The old way of ad optimization favors the ad that delivers the most conversions per impression. But now that the ads, and not just the keywords, play a large role in determining the potential impressions, impressions themselves must also be factored into the analysis.
Look at the example below, where the ETA ad has a roughly 10% better conversions-per-impression ratio but gets only half the impressions as the RSA. The bottom line is the ETA ad delivers fewer conversions, primarily because it gets so many fewer impressions.
Old way: Focused on conversion rates or conversions per impression
New way: Focused on conversions within CPA or ROAS limits
In Optmyzr, advertisers control the algorithm that decides how A/B ad tests are decided. For example, you can limit the analysis to only compare ads that have similar impression volume. By enabling this power-user feature, you avoid pausing ads with lower conversions per impression that would have gotten more conversions due to their outsize impression volume.
4. Not experimenting with pinning
As we said before, we believe that humans + machines > machines alone. In addition to writing good assets, pinning is another easy way for humans to control the machines.
When pinning is taken to the extreme and one asset is pinned to every location, our study found the highest CTRs and conversion rates.
But before you go pin every part of your RSAs, don’t forget that high CTRs and high conversion rates are useless without impressions. The same pinning that produced better CTR and conversion rate is unfortunately responsible for limiting the impressions these ads get.
Google’s machines prefer when you allow them flexibility. In terms of RSAs, we found that the impressions per ad increase as you give the machines more options by adding more assets.
As for the impact of pinning just one asset per location, this leads to significantly fewer impressions for the RSA than when multiple assets are pinned to each location.
Pinning helps you control the machines, so use it to test ways to balance volume with quality. The best way to get statistically meaningful results is by using Google’s built-in ad variations tool which is part of their experiments framework. Optmyzr users can accelerate their own experimentation by using our Campaign Experiments dashboard to stay on top of all the experiments you run across the many accounts and campaigns you manage.
5. Not pairing RSAs with Smart Bidding and Broad Match
Automation likes it when advertisers remove constraints. We saw this in the data above when impressions soar by simply adding more ad text variations to an RSA. This also holds true for removing other constraints. So when you want more conversions, cautiously loosen up the match types to allow RSAs to show your ads for even more queries.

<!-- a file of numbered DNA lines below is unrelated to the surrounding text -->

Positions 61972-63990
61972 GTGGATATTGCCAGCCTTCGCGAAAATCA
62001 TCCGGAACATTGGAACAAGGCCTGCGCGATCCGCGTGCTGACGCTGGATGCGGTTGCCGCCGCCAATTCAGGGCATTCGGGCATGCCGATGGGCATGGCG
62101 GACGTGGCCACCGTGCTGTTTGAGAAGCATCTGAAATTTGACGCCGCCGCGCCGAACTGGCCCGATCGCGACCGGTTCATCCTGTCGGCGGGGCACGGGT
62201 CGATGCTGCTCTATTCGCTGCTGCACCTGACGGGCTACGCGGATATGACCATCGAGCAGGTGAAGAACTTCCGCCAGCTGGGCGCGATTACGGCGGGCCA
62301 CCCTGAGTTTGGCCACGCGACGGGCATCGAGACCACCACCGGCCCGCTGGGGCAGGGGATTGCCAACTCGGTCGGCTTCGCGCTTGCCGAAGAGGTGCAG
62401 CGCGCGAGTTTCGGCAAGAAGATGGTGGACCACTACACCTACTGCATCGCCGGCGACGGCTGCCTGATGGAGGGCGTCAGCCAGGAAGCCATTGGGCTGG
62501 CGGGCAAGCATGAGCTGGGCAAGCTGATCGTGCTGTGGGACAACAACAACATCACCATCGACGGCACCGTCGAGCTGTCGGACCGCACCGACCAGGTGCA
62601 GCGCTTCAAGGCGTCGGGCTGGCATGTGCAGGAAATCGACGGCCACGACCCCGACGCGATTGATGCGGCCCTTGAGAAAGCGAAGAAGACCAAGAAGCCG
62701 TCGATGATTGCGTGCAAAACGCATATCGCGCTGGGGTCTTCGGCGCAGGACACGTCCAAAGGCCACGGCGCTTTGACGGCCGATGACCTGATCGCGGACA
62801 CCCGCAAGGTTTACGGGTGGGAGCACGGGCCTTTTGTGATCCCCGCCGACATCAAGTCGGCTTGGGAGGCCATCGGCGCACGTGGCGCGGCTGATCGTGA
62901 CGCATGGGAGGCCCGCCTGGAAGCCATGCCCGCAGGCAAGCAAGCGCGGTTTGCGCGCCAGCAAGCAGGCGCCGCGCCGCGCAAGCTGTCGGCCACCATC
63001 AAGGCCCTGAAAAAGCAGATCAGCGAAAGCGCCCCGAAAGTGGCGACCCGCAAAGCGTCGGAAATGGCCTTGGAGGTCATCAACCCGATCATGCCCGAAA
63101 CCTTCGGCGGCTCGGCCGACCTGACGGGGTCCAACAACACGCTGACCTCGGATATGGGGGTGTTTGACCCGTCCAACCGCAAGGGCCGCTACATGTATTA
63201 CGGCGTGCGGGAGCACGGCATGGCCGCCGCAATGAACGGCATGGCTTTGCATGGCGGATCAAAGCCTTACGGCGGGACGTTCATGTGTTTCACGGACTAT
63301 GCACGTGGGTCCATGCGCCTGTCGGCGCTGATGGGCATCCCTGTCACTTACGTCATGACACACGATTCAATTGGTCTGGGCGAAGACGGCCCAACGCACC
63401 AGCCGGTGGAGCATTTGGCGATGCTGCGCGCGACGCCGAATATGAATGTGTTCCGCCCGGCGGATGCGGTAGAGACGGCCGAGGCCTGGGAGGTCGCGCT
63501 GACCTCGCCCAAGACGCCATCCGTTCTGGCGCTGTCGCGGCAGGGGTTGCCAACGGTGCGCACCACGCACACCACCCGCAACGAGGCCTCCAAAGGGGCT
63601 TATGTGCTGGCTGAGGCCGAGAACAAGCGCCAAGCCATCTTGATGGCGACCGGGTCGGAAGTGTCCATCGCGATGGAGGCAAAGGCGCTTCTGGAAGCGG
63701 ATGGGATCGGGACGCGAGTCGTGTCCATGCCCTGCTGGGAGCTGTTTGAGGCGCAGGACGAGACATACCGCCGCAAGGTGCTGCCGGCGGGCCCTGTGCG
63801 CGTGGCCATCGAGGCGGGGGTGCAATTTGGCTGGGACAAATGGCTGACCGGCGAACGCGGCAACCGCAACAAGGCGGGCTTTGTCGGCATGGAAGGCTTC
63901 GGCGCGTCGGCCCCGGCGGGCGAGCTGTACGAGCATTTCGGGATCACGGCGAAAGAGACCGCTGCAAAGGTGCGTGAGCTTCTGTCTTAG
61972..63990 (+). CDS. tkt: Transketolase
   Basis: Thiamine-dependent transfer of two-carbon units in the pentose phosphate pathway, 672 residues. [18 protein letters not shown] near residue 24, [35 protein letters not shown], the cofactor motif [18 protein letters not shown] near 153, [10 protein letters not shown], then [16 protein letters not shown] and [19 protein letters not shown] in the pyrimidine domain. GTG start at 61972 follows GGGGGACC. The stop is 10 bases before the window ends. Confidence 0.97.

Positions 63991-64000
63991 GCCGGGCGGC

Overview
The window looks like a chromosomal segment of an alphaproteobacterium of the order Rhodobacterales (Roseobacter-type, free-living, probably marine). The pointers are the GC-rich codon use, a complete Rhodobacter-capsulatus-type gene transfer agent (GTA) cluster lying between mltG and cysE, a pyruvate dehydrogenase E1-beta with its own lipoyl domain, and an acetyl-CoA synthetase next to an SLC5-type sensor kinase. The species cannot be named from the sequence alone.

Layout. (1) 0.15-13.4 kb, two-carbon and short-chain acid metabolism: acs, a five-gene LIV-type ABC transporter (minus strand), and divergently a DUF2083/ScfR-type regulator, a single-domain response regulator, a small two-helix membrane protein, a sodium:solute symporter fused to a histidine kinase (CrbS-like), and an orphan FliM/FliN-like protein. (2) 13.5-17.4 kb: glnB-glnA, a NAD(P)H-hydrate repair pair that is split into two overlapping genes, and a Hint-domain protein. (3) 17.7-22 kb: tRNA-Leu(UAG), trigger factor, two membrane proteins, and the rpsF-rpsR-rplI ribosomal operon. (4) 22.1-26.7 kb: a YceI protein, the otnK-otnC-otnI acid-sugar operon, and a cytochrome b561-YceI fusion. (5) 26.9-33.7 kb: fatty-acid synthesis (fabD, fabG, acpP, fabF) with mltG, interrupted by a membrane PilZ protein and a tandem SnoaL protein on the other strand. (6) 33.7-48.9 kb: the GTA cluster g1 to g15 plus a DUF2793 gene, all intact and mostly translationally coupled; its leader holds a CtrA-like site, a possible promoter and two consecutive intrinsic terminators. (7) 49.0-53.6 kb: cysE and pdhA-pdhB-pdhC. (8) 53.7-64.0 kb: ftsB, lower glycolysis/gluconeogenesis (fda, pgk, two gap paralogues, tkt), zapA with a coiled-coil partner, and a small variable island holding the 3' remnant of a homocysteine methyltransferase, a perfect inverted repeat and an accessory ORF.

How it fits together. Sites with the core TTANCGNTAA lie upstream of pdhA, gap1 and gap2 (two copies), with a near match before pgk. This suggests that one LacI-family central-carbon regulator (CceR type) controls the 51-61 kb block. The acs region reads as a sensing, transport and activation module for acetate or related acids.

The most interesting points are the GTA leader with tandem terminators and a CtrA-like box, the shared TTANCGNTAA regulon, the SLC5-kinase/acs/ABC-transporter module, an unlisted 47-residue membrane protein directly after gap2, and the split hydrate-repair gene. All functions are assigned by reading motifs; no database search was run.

We’re not recommending a wholesale shift to broad match. Instead, test it while paying close attention to the query data and adding negative keywords as needed. This even works for Performance Max campaigns which can have negative keywords, either by asking your Google rep to add them to the campaign or by adding them to a shared negative list that is associated with the Performance Max campaign.
But loosening the reigns is only effective when you combine multiple tools for an effective automation layering strategy. Specifically, RSAs should be used in conjunction with automated bidding. Automated bidding can lower bids when it shows an RSA for a query with a more tenuous relevance to whatever your business sells.
Let’s illustrate this with an example. With a static $5 max CPC bid, the machine will bid $5 regardless of whether it believes the user is 20% or 80% likely to convert. In the case of the 20% probability, a $5 click means a $25 CPA ($5 / 0.20), whereas with the 80% probability, it’ll be a $6.25 CPA ($5 / 0.8). Smart bidding can account for the difference in conversion probability between different queries and help achieve a more consistent ROAS or CPA.
Google is adding more automations all the time and RSAs can drive incremental conversions at a reasonable cost, especially when complemented by other machine learning capabilities like Smart Bidding.
Optmyzr’s PPC optimization suite is evolving right alongside Google and now offers a full range of capabilities for creating, testing, and optimizing RSA assets and the ad groups/campaigns they run in. If you’d like to try it, take advantage of our free 14-day trial.
To learn more about modern ad optimization, sign up for UnLevel to get access to free RSA-focused content from Anne Bui (Puffer), Zenia Johnson (Outside Inc), Jyll Saskin Gales (Jyll.ca) and many more.